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gaurish108
January 9th, 2011, 06:48 AM
I am trying to install the ATLAS BLAS library which recommends that I turn if CPU throttling to do the install.

How do I check if my CPU throttling is ON or OFF?

I tried the suggestion of
./cpufreq-selector -g performance in the /usr/bin directory as suggested elsewhere in the forum but there was no output and the control returned back to the user.

I have searched everywhere but there does not seem to be a way to determine the status of the CPU throttling

Thank you

3rdalbum
January 9th, 2011, 09:40 AM
I am trying to install the ATLAS BLAS library which recommends that I turn if CPU throttling to do the install.

How do I check if my CPU throttling is ON or OFF?

I tried the suggestion of
./cpufreq-selector -g performance in the /usr/bin directory as suggested elsewhere in the forum but there was no output and the control returned back to the user.

I have searched everywhere but there does not seem to be a way to determine the status of the CPU throttling

Thank you

Throttling occurs when the CPU governor is set to Ondemand or Conservative. Set it to Performance or Powersave within Linux to disable throttling. Or disable Speed Step in your computer's BIOS to run at full speed the whole time.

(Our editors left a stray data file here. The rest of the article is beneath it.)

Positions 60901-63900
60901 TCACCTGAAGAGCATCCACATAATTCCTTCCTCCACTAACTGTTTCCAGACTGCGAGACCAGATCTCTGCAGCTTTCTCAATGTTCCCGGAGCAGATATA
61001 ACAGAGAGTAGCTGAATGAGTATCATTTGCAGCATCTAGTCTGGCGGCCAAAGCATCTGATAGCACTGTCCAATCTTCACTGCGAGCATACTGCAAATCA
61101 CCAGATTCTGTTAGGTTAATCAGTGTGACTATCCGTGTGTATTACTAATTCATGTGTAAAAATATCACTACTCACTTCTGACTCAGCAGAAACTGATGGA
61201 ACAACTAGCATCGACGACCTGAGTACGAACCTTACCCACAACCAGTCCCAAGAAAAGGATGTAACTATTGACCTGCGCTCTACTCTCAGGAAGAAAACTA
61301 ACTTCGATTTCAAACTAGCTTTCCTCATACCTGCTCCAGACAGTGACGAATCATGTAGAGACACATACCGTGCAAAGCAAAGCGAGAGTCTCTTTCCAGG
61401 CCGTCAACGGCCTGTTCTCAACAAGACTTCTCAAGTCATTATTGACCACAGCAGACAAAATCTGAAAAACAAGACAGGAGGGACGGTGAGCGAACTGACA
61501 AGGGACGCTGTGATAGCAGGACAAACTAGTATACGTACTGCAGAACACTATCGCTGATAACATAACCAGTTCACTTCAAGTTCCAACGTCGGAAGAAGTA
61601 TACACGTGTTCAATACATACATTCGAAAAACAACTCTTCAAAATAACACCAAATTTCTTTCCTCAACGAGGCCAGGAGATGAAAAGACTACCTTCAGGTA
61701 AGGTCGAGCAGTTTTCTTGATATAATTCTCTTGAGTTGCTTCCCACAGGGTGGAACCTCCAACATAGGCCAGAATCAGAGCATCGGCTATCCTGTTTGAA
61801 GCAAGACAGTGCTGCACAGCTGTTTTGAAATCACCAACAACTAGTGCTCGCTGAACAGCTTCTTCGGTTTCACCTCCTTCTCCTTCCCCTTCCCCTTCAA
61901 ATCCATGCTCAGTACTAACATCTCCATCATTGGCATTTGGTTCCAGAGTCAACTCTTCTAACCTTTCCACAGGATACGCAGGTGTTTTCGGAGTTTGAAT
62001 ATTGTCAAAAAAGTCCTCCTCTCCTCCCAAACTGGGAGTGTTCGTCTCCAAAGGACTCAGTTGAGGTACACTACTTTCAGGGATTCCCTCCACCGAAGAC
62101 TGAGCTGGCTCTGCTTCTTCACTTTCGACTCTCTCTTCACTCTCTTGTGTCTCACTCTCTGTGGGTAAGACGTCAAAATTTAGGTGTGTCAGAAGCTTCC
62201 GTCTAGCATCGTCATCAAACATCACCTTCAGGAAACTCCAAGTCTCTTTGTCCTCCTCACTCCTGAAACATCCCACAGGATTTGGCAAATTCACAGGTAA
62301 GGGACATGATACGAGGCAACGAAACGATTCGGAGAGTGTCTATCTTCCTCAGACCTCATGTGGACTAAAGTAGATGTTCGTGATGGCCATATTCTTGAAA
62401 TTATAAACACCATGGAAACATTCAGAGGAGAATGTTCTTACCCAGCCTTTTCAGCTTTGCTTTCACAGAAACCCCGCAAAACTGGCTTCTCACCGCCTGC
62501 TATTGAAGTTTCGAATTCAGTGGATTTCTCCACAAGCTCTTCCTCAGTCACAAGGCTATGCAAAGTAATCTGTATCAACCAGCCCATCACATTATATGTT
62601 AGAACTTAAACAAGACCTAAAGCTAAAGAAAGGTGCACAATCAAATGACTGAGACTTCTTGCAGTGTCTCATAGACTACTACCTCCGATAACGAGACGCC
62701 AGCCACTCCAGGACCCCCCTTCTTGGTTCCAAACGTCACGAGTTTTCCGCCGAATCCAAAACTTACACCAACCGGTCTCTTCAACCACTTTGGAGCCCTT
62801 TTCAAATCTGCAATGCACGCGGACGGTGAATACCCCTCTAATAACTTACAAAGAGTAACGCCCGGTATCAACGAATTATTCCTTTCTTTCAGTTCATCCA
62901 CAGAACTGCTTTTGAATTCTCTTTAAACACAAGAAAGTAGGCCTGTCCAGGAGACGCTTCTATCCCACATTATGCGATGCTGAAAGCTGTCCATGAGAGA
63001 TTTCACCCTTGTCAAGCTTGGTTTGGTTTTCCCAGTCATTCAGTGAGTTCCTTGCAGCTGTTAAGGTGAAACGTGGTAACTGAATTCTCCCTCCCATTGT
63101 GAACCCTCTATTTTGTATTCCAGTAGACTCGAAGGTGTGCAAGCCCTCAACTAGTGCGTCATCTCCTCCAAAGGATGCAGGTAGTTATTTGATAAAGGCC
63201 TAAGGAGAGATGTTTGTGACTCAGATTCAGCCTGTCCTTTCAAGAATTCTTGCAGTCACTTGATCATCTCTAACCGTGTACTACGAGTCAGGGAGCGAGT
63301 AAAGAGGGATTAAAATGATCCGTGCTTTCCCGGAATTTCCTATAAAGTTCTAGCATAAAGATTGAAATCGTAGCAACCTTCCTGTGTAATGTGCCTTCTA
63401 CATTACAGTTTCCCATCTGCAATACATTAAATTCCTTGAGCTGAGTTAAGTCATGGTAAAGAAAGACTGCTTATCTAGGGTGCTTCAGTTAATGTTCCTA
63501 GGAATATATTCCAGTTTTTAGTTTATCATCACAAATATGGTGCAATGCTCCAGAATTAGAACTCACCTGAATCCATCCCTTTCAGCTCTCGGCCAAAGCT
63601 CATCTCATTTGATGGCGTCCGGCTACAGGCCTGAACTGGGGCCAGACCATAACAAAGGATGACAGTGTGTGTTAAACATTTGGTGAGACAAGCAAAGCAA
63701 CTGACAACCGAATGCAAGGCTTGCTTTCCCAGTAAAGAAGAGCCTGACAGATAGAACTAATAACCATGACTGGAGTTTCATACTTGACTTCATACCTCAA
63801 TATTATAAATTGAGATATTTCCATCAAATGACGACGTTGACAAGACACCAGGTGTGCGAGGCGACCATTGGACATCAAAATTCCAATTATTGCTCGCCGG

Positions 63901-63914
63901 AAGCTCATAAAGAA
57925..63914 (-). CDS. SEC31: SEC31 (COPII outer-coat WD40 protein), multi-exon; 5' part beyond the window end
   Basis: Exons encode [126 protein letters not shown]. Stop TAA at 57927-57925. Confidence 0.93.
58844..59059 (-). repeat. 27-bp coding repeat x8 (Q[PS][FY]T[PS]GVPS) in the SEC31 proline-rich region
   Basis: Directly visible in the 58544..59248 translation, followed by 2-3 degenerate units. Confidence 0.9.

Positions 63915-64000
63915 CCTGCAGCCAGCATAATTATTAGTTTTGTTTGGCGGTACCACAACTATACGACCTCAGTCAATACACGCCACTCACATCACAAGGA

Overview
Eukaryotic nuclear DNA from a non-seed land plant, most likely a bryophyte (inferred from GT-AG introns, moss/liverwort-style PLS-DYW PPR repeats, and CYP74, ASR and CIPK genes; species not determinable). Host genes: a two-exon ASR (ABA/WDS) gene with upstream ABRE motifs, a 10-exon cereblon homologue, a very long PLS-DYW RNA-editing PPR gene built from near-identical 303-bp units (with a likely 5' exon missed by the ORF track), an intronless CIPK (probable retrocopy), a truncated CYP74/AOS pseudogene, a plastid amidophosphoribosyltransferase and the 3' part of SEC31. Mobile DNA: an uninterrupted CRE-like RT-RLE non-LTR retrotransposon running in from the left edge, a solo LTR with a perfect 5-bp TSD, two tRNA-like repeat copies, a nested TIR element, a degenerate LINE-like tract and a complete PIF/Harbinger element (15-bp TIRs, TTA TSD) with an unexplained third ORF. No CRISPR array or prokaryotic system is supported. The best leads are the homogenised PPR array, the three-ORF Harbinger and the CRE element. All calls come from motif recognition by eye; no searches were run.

NickJones
January 9th, 2011, 11:35 AM
Right click on a blank area of the top panel, click CPU Frequency Scaling Monitor, then you can easily turn it off & on.

Kasami
January 9th, 2011, 11:52 AM
Right click on a blank area of the top panel, click CPU Frequency Scaling Monitor, then you can easily turn it off & on.

Right Click on blank area, then click add to panel then click CPU Frequency Scaling Monitor.

ShakeyJake
January 9th, 2011, 02:00 PM
There are numerous ways to display the speed the currently at. I use conky, but there is also the applet mentioned above. Once you can see what speed the cores are at, type

yes > /dev/null
into a terminal and see if it ups to the highest speed it should. In my case each core is currently at 800MHz, sending one of the cores into an infinite series of 'yes' it jumps to the full 3.2GHz.

abc14jon
December 10th, 2012, 11:30 PM
The most recent ubuntus have a utility called indicator-cpufreq. It can be installed with sudo apt-get install indicator-cpufreq. After logging in and out again it started automatically and shows an icon near the top-right screen corner, and one can both see all the cpu-frequencies and change the policy. Kristjan Jonasson.

nothingspecial
December 10th, 2012, 11:36 PM
Thanks for the information but this thread is nearly 2 years old.

Closed.

coffeecat
December 10th, 2012, 11:36 PM
Old thread closed.